The degradation and disappearance of the natural forest cover in India has severely affected the economic subsistence of the Birhor. A recent journal article analyzes historical reports about that society, the Indian census records from 1961 through 1991, and field research in 1999 to derive a portrait of the changes in Birhor economic activities over the past 100 years. The most significant factor affecting their lives is the extent and quality of the forests where they live.
Sohel Firdos, in a recent article published in the Economic and Political Weekly from Mumbai (Bombay), points out that a description of the Birhor in the 1920s records that their primary mode of subsistence was hunting. Over the next 40 years, published sources indicate they had shifted to hunting and rope making, which suggests to the author that the degradation of their environment had forced them to modify their traditional forest-based hunting and gathering lifestyle. More recent literature implies that rope-making had become their primary economic activity, supplemented by hunting, by the 1980s.
The author analyzes the detailed census reports from India for 1961, 1971, 1981, and 1991 to gain further insights into the Birhor subsistence patterns during the latter part of the 20th century. Curiously, the patterns seemed to change decade by decade, influenced, perhaps, by changing government policies and economic forces. From 1961 to 1971, the proportion of Birhor making their livelihood from rope-making declined from 53 percent to 37 percent, while those working in agriculture grew from 12 to 31 percent.
The patterns changed during the next decade, however. Birhor engaged in agriculture declined from 31 to 23 percent, those involved in rope-making stayed just about the same, and those working in forestry and raising livestock increased from 9 to 16 percent. But trends changed again in the decade from 1981 to 1991, when the share of Birhors engaged in rope making again plummeted, from 36 to 11 percent. During that decade, the percent of Birhors engaged primarily in food gathering also dropped from 15 percent to 4 percent.
But their struggle to survive continues. The author found during his field research in 1999 that the Birhor once again are going back to rope making for their primary subsistence activity. The Bihar state government (as of 2000, Jharkhand state) had encouraged them to engage in farming by giving families small tracts of land, seeds, and pairs of bullocks. But the infertility of the rocky land they were given, plus their own lack of agricultural expertise, led them to abandon the effort and revert to what they know best—rope making. The author found that in 1999, 72 percent of them were once more engaged in making ropes for a living, though since their traditional Bahunia vines are virtually gone, they either have to buy jute and process it into ropes, or they make ropes from materials supplied by customers.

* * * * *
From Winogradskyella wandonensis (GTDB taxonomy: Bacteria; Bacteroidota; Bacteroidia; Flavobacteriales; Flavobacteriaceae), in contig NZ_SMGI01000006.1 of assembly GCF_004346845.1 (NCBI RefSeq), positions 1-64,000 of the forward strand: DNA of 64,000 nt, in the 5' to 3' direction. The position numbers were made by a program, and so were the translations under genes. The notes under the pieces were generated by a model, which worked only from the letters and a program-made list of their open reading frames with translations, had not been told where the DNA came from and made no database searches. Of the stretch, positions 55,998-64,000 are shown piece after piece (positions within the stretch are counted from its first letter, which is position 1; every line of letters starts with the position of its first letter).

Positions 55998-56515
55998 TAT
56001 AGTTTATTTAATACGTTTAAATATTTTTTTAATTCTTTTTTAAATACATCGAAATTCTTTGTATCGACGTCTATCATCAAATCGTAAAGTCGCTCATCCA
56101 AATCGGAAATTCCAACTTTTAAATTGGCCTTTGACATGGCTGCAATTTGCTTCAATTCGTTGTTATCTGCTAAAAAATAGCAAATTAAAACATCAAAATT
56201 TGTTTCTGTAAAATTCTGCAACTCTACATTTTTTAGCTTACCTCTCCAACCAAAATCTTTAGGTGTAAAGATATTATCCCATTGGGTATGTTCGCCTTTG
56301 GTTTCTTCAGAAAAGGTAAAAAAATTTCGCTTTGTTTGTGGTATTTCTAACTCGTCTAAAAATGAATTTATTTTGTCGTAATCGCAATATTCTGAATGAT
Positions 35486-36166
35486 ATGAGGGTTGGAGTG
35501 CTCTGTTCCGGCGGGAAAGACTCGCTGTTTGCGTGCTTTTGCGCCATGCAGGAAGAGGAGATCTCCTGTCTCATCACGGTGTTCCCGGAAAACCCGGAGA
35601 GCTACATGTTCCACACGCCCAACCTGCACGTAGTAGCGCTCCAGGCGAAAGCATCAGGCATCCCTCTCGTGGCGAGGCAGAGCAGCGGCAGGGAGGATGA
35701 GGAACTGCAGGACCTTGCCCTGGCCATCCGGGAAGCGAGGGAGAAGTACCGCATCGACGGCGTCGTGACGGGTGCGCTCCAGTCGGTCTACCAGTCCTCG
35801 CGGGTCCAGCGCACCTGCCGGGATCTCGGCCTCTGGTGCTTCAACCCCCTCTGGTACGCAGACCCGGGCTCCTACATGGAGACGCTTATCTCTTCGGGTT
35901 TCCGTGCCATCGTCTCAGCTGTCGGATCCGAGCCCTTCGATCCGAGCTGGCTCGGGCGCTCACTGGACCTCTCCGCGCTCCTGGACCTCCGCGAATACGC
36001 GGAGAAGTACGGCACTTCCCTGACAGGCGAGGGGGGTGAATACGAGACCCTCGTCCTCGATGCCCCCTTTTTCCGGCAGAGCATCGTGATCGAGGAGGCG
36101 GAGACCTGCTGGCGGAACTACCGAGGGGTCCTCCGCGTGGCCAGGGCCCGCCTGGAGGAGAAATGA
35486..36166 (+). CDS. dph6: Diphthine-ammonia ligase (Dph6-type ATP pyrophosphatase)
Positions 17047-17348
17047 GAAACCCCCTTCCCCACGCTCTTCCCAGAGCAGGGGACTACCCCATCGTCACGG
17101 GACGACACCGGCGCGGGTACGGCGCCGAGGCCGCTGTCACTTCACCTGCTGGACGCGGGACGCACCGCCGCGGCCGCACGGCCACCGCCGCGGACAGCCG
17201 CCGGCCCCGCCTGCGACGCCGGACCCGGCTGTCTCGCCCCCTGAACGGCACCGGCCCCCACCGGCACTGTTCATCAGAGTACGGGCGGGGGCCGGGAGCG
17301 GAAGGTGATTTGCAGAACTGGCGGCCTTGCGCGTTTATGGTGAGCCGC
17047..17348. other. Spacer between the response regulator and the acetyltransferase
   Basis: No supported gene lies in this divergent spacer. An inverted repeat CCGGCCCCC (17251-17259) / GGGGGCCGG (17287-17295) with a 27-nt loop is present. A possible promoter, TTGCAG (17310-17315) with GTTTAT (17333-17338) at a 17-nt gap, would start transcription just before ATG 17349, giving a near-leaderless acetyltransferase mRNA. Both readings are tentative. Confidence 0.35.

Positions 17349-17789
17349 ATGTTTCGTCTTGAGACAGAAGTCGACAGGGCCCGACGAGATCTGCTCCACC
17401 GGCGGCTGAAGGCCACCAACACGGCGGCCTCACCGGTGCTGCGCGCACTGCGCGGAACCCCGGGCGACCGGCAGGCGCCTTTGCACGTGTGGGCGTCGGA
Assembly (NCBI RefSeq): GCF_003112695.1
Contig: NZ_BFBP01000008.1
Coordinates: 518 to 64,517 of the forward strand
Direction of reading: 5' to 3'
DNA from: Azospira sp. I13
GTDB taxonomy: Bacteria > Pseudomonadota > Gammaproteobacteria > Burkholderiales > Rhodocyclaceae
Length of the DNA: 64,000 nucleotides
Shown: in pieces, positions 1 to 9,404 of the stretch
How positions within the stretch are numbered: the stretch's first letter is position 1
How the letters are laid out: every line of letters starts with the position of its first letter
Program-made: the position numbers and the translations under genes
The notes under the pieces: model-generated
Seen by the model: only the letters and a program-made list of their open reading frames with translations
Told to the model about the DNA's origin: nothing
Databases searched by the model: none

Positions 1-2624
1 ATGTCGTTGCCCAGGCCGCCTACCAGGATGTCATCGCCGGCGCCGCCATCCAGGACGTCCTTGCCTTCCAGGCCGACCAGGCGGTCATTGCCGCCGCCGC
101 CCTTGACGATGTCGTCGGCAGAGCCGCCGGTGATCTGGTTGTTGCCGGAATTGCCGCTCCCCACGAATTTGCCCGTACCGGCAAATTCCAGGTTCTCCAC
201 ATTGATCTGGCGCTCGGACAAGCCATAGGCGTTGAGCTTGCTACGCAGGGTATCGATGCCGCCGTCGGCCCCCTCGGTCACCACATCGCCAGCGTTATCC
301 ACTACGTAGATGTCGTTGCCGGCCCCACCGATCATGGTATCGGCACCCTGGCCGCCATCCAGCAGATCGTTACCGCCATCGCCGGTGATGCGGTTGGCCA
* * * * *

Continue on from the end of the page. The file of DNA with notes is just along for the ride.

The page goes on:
The heart of the paper is the author’s district-by-district analysis, based on details provided by the four censuses, of changes in the Birhor population and the declining amounts of forest cover. He concludes that the Birhor populations are declining in districts where the forests are disappearing, because they are migrating to other districts where the forests, even if they are degraded, remain. In other words, they would rather move to a new district where they can live in or near a woodland than continue to exist in the almost intolerable situation of living without a forest nearby.
Their self-identity—their name “Birhor” means “men of the forest” according to Adhikary (1984b)—is obviously still very important to them. Although Firdos does not suggest it, perhaps their rope-making, now fabricated with non-forest fibers, also helps them retain a sense of their former connection with the forests. After many decades of changes, the Birhor love for their natural environment is still evident through the scholarship of this paper.
Firdos, Sohel. 2005. “ Forest Degradation, Changing Workforce Structure and Population Redistribution: The Case of Birhors in Jharkhand.” Economic and Political Weekly 40 (8), February 19, 2005: 773-778.